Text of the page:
Tag Archives: Zara Realty

More tenants come out against Jamaica landlord


| mchan@queenscourier.com

THE COURIER/Photo by Melissa Chan

Fifteen more families in apartment complexes throughout Jamaica have joined the fight against their landlord, who they said constantly harasses them for money.

In December 2011, tenants of 90-36 149th Street filed suit against Zara Realty, which manages the building complex. Among the host of complaints, the tenants alleged unfair and repeated rent increases and a laundry list of basic repairs left disregarded.

Now, Robert McCreanor, director of legal services at the Catholic Migration Office — which represents the tenants — said the agency has asked the court to allow 15 more families from four other buildings managed by Zara Realty to be added to the lawsuit.

According to McCreanor, more tenants reached out to Catholic Migration, saying they are constantly being charged and harassed for bills they don’t owe. McCreanor said the tenants have been taken to court by their landlord, are regularly sent automated calls many times a day and have even been threatened to be reported to the credit bureau.

“This is a big problem,” said Eduardo Barahona, executive director of Centro Hispano Cuzcatlan — an advocacy group working directly with the tenants. “It’s frustrating that we still can’t stop this harassment after so many years.”

Barahona said he has been helping these tenants for close to 10 years, battling the same landlord and the same issues. He said he helps connect the tenants to Catholic Migration due to the fact that the majority of them predominantly speak Spanish.

“I hope there will be some kind of resolution. I hope things will be better,” Barahona said.

Meanwhile, George Subraj, president of Zara Realty, said the accusations are false.

“That’s not true. To harass someone for money, it’s a big, big thing,” he said. “You have to have just and proper cause. They have to actually owe the money. We have to prove that. I can justify that the moneys are indeed owed.”

According to Subraj, rent is due for each tenant at the first of every month. While residents have a five day grace period, he said any late payments after five days warrant “an oral demand” in the form of a telephone call once a month and then a legal, written demand if the first goes unanswered.

However, he said he has never called tenants more than once a month if they owe money, and he denied sending any automated calls.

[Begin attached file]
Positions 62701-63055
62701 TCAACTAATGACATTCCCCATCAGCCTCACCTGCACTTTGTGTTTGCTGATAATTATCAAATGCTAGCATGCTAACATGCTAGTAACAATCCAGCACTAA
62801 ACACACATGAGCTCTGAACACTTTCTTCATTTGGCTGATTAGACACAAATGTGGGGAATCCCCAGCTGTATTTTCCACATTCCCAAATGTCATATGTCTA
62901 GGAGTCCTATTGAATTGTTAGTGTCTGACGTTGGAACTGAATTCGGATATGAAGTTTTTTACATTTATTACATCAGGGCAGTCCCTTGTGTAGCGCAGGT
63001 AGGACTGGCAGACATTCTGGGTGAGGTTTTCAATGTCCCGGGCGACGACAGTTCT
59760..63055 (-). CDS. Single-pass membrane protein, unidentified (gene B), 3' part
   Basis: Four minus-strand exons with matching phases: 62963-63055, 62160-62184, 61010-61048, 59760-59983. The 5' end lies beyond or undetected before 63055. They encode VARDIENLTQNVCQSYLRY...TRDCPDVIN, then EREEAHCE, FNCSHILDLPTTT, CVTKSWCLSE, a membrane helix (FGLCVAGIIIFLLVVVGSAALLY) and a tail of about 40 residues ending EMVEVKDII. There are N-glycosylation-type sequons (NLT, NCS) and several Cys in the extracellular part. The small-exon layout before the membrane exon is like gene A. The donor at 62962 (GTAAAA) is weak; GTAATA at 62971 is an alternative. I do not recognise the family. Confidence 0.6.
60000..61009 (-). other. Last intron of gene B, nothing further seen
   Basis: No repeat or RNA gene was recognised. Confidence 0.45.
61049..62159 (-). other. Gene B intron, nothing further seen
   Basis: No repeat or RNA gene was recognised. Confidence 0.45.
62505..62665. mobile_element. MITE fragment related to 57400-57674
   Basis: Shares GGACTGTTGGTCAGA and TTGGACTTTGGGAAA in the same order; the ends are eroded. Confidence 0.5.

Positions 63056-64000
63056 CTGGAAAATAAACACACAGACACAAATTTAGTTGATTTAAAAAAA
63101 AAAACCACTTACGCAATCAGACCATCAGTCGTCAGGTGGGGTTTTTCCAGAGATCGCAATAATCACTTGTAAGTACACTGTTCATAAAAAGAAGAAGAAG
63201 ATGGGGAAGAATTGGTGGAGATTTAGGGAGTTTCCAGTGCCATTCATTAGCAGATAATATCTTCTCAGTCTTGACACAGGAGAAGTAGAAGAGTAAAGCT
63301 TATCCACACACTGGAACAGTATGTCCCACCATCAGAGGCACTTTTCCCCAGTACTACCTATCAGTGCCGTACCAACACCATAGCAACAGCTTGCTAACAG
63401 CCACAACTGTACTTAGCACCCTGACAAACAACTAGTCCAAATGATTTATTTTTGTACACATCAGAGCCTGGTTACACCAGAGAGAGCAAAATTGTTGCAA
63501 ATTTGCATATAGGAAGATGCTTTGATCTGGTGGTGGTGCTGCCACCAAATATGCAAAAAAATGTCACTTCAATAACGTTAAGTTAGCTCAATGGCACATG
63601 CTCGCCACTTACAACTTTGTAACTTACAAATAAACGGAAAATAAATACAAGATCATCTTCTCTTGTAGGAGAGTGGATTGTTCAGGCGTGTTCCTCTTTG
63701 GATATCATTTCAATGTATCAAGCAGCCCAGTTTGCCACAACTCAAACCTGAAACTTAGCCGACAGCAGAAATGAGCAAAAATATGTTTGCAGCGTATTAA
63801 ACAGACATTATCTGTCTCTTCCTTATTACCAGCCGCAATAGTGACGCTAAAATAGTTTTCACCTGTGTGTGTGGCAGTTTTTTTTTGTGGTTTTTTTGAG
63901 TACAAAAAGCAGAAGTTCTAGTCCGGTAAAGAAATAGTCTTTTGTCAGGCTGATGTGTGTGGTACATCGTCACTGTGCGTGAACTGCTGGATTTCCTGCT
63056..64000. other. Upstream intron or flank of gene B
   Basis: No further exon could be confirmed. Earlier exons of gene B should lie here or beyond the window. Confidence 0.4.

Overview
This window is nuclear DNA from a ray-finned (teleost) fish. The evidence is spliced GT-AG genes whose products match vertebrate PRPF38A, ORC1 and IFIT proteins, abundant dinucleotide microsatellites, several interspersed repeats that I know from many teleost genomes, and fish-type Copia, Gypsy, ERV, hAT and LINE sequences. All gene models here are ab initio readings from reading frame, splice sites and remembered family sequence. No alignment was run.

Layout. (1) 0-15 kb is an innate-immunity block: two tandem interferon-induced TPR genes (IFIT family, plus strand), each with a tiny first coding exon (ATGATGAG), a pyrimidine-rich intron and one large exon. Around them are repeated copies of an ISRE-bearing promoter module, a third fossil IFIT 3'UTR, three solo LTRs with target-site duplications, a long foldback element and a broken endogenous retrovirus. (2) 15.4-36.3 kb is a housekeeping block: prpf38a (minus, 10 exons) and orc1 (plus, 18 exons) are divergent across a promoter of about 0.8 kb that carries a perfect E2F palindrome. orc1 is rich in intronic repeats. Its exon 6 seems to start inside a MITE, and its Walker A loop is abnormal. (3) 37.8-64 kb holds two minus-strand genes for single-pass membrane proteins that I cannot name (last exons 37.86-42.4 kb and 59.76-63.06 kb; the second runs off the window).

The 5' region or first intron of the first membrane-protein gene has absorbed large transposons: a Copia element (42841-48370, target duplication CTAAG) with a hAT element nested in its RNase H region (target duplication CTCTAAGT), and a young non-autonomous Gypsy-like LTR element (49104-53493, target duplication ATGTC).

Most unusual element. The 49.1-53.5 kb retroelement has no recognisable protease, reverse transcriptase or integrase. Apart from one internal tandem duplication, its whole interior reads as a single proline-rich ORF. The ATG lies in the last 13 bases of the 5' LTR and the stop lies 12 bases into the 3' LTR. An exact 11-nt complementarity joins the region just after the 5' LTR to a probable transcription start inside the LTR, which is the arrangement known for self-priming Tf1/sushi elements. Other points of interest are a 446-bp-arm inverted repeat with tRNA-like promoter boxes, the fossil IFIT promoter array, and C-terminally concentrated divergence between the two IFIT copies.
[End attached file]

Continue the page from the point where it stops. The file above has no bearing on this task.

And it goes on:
Subraj did admit to taking several tenants to court due to “chronic non-payments.”

“One tenant was 40 times late with payment, and another was three months late,” he said, adding that some tenants are now under lenient court-ordered repayment plans. “We are really meticulous, and a lot of people don’t like that.”

McCreanor said the motion to add the extra families is pending and a decision would be reached by March 8.

 

Tenants angry over rent, lack of repairs at Jamaica apartment complex


| mchan@queenscourier.com

Tenants in one apartment complex in Jamaica have filed suit against their landlord, alleging unfair and repeated rent increases and a laundry list of basic repairs left disregarded.

“A lot of people are moving out of the building,” said Nelson Lopez, a tenant in the complex located at 90-36 149th Street. “Some people just can’t pay the rent because the landlord keeps raising it.”

Among the host of complaints, tenants say they live with vermin, leaky roofs, mold, rotting cabinets, cracked floors, broken locks and inadequate heat.

According to Eric Bederman, spokesperson for the Department of Housing Preservation and Development (HPD), in regards to complaints filed through 3-1-1, “there are no open housing code violations at this property and the agency does not have any pending litigation against the owner for anything at the property.”

However, a large-scale “full roof-to-cellar” inspection of the building has not been conducted, he said.

Bederman also said an HPD housing code inspector did issue a heat and hot water violation for a room in one apartment in the complex in February, but he said the landlord complied and corrected the issue.

“If something is not right, I can guarantee it will be fixed instantly,” said landlord George Subraj, president of Zara Realty which manages the building complex. “I always immediately attempt to fix the problems, but [the tenants] don’t let me into their apartments or give me access to get the repairs done. I always check to make sure we are doing good work.”

Subraj said the accusations of vermin and unsanitary conditions within the complex are false, believing most of the complaints and anger stem from the increase in rent after capital improvements were made throughout the building.

“This is a vendetta. It’s only noise they’re making. All this hoopla is for nothing,” Subraj said. “They just don’t want to pay.”

According to Subraj, the monthly rent went up an additional $61 per room. He said the tenants agreed to comply with rent increases — that stem from building-wide improvements — when they signed their lease.

The improvements completed before 2009 included adding new roofing and vandal-resistant doors, water proofing bricks and fixing elevators, intercom systems and boilers.

Subraj said the rent increases were approved by the state, but the Department of Homes and Community Renewal (HCR) declined to comment on the increase due to privacy laws.